Play. Inspire. Unite.
Dear Premier Ford,
During the Canadian Mental Health Association’s (CMHA) 70th annual Mental Health Week, May 3-9, Ontario Soccer is urgently renewing our plea for the Government of Ontario to rescind its ban on organized outdoor sport and allow our membership to safely Return to Play at the earliest opportunity.
The CMHA teaches us that regardless of whether we have a mental illness, our mental health is something we can protect and nurture. Organized and controlled outdoor activity is a key way to achieve this in a safe and affordable manner. Tragically, and for far too long, organized outdoor play has not been available as an accessible way for all Ontarians to take care of themselves, irrespective of their background, demographic, or socio-economic status.
Our member organizations in every corner of the Province have patiently supported the current stay-at-home order, to play our part in overcoming this third wave of the COVID-19 pandemic. However, with every passing day that children are kept away from soccer pitches, baseball diamonds, basketball courts, and other outdoor playing fields and facilities, a mental health crisis grows
It is time we take the mental health of three million children and youth in Ontario seriously. Indeed, continuing to dismiss their physical and mental well-being as a necessary trade-off for combating COVID-19 is no longer acceptable. On behalf of the 500,000 sidelined participants under our care, this social and physical neglect of our children and youth must stop.
Recently, a coalition of Ontario Soccer member organizations surveyed over 3,500 community families and found that without soccer: 86% of children and youth lacked social connection, 82% lamented a loss of routine, and a 67% lacked important structure in their day-to-day lives.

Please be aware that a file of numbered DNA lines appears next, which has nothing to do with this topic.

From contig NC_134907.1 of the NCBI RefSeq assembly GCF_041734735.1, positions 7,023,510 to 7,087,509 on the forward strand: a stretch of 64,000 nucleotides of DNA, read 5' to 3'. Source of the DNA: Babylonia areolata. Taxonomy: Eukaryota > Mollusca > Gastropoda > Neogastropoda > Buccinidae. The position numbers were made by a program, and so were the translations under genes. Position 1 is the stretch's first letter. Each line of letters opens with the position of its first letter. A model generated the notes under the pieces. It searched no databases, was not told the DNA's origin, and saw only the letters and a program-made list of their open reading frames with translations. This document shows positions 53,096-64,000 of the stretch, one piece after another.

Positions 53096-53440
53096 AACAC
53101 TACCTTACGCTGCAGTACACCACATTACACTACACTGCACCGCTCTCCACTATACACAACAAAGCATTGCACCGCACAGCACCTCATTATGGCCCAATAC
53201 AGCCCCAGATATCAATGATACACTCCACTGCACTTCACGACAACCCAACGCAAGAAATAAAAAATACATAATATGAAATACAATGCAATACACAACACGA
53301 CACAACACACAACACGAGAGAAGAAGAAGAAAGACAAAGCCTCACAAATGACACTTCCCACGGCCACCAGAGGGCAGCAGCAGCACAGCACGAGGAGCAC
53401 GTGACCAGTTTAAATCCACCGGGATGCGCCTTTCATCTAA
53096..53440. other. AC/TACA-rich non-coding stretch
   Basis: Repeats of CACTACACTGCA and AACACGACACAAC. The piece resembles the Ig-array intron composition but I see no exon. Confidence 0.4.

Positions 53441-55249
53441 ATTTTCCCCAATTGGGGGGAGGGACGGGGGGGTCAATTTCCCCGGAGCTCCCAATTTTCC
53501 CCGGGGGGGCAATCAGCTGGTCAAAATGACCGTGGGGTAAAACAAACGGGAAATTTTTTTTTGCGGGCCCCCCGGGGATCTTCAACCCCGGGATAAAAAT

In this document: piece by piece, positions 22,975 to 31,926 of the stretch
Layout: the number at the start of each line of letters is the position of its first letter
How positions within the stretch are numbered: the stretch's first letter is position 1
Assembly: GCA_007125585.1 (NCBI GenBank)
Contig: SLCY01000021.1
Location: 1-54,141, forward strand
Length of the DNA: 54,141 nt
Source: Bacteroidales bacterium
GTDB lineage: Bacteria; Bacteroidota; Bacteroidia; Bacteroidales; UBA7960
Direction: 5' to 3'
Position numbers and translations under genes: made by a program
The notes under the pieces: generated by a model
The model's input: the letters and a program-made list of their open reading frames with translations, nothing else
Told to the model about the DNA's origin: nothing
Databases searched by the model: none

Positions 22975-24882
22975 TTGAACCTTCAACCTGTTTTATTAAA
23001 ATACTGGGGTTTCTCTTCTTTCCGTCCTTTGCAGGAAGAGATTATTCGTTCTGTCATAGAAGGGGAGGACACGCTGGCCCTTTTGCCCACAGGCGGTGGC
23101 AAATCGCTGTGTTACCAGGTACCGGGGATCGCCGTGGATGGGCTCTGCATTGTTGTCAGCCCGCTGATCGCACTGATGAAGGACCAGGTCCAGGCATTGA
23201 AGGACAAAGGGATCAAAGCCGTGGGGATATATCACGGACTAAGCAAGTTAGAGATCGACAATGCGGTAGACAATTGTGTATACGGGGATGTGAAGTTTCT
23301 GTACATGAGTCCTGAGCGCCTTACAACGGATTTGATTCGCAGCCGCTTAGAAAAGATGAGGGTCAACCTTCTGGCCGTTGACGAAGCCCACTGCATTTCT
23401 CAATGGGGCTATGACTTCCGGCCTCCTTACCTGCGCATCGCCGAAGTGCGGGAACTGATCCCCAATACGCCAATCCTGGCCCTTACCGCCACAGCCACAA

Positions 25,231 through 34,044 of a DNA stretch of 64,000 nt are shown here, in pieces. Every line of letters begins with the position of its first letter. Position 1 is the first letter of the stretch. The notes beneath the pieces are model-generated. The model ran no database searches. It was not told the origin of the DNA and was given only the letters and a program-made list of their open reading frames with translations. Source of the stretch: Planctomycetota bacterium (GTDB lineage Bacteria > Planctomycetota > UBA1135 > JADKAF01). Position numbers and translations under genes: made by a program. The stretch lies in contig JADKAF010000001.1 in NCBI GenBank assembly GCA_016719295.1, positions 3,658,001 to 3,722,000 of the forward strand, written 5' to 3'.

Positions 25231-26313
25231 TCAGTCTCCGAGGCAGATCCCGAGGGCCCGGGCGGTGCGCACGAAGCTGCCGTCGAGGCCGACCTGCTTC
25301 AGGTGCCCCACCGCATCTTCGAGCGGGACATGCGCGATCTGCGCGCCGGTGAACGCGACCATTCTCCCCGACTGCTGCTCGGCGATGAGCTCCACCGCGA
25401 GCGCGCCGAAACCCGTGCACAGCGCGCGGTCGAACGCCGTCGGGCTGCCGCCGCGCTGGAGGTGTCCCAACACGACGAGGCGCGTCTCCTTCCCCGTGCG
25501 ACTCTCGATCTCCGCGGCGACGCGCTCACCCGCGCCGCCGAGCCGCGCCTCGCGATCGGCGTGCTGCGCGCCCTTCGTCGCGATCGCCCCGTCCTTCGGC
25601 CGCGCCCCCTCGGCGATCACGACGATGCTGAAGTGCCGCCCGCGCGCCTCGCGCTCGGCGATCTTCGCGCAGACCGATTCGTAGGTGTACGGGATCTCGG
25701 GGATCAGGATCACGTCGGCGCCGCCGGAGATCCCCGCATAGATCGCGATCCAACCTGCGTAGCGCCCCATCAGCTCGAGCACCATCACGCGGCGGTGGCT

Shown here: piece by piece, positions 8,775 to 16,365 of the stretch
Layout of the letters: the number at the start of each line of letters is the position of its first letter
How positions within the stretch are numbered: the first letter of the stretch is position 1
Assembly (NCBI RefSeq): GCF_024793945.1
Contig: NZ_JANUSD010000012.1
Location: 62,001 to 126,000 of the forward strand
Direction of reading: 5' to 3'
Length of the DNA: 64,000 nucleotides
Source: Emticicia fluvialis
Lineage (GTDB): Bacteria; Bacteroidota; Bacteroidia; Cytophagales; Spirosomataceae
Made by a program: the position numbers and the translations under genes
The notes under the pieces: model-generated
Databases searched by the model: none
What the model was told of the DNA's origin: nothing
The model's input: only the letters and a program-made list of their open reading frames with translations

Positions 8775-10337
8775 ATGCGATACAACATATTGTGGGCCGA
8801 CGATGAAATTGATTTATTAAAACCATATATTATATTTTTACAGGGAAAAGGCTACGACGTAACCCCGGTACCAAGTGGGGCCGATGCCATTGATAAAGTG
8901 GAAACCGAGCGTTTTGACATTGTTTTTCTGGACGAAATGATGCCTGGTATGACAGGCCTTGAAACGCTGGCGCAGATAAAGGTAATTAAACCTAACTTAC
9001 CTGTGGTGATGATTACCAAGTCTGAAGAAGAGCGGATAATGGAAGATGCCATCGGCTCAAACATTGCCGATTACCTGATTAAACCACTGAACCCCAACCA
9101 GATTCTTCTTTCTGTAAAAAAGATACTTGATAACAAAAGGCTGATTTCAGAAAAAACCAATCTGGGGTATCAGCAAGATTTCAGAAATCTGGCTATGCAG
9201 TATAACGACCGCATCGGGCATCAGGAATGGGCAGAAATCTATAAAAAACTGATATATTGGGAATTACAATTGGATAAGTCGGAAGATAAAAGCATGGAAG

Furthermore, 40% of respondents identified experiencing anxiety, stress, and worry, while 20% noted depression. If left unchecked, these problems will soon become a major burden on Ontario long after COVID-19 is under control. As you know, children’s hospitals in Ontario have seen an unprecedented increase in ER visits during the pandemic for mental health concerns (1). In fact, according to Children’s Healthcare Canada (2021), children’s hospitals “are experiencing, on average, double the number of admissions following attempted suicide, a three-fold increase in admissions related to substance use, and a 60% increase in the number of admissions related to eating disorders. (2)
Studies are increasingly showing that predictable environments protect child mental health during the pandemic. Your leadership is thus urgently needed to swiftly restore the predictable, safe, and structured surroundings that promote resilience in children and youth. Outdoor organized and controlled sports exemplify the type of environment in which children and youth flourish. They provide an essential service for our children, youth, and adult participants to stay healthy and fit, with a demonstrated minimal risk of community transmission.
Leading medical organizations like the Canadian Pediatric Society of Canada (open letter by Kimberly Dow and Eddy Lau) and infectious disease specialists such as Dr. Andrew Morris, Dr. Zac Feilchenfeld, Dr. Isaac Bogoch, and Dr. Peter Juni, have all spoken out in support of outdoor activities and sports being re-opened. Their advocacy stems from the research that demonstrates that staying physically active has a well-established benefit on physical and mental health; one that extends beyond the period of exercise.